Well, sorry to steal your thunder. Point taken. But the thing is; as a company gets larger, you have to delegate. There is no way you can watch over every part of the company with that kind of detail. I oversee all 3 areas of our company but I focus most of my time focused on running the landscape and construction side of our business - landscape, hardscape, irrigation, water feature installs, etc. I have managers who oversee the other parts of our company, maintenance being one of them. Together with the office manager, all of the duties related to the maintenance side of our business are covered. I oversee their work but I don't have time to check on every one of our 200 maintenance accounts and see if they are all "lined up" properly. I just make sure we have good solid systems in place that assure how we manage a maintenance client, make sure they are placed in the most optimal part of our route, make sure payment is secured, etc. We have a very good system in place for watching over all this. But even the best system is subject to human error and I simply don't have time to oversee our maintenance accounts in that much detail. If I did, it would take time away from more profitable jobs I could be working on.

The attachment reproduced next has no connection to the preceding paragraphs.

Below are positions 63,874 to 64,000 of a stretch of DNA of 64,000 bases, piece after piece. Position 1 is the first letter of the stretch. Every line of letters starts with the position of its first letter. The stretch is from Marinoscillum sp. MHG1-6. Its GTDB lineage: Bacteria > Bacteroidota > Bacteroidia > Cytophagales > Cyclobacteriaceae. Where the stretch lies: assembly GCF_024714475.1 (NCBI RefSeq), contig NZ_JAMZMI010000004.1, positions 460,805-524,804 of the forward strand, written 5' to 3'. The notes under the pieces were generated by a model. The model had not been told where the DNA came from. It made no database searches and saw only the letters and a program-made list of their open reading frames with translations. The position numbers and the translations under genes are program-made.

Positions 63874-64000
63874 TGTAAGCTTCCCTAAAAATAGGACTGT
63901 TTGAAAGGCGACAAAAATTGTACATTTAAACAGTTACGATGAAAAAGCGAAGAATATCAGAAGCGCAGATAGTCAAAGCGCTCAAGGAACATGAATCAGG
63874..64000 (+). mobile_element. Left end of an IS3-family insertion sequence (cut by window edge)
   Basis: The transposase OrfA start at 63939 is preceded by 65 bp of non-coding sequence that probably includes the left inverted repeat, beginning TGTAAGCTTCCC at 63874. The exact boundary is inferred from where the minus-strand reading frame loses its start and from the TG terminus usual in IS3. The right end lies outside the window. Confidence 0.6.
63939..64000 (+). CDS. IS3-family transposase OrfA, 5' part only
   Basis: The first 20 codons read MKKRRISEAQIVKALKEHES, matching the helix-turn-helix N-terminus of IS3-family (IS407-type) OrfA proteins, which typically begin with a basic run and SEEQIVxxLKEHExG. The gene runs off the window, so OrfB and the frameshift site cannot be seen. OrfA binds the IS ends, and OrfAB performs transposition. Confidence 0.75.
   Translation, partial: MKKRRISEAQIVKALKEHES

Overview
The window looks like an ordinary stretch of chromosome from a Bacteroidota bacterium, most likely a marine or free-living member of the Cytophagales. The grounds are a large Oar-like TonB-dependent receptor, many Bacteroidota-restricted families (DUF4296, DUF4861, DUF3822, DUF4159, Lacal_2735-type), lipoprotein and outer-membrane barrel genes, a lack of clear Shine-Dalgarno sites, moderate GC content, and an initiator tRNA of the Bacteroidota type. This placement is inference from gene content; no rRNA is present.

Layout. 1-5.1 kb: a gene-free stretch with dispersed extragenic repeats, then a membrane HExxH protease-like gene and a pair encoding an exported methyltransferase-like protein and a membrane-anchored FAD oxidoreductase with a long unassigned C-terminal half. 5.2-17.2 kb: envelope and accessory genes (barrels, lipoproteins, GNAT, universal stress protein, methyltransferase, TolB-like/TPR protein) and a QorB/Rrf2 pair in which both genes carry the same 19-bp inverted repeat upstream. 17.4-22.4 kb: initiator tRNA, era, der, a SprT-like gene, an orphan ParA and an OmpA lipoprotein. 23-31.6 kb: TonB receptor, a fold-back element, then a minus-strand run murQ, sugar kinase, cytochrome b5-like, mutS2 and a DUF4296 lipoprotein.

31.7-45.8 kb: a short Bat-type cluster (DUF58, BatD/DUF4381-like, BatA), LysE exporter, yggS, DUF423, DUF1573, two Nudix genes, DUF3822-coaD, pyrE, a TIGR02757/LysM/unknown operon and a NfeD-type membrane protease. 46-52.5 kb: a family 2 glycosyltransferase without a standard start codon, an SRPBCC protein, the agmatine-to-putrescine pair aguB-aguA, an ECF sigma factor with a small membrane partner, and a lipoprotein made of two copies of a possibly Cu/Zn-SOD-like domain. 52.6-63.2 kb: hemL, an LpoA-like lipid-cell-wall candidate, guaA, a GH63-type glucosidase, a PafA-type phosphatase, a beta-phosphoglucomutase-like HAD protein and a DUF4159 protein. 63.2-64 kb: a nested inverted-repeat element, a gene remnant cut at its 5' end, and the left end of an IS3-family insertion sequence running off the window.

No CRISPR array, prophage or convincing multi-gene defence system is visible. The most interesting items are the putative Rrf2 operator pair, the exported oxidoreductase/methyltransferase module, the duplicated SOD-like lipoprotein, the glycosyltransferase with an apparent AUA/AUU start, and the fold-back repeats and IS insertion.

At some point - you have to delegate it. You can't micro-manage forever. At some point - 100, 200, 300, 400, 500 accounts - you have to realize that you personally are not going to be able to oversee every aspect of the operation involving each account. Now for me, I reached that point a few years ago. I realized I wouldn't be able to maintain that level of control and still grow to the level we needed to grow to. I had to delegate some of that and trust that the people I put in those places would oversee those operations correctly. 99.5% of the time, they do. Sometimes they make a big error and something like this happens. Fortunately, this time it was just a small error. But it can't be helped when you're doing the kind of volume we're doing. Sometimes there are going to be human errors that effect the company negatively. You just do your best to correct, teach, and learn from the mistakes as you go on.

DLAWNS
12-01-2009, 09:35 PM
Jim- I'm glad the problem was rectified. I'm glad it wasn't an $1800 mistake...:)

Kennedy Landscaping
12-01-2009, 11:58 PM
Figure out how the message failed to get relayed. And then call the customer and see whats up.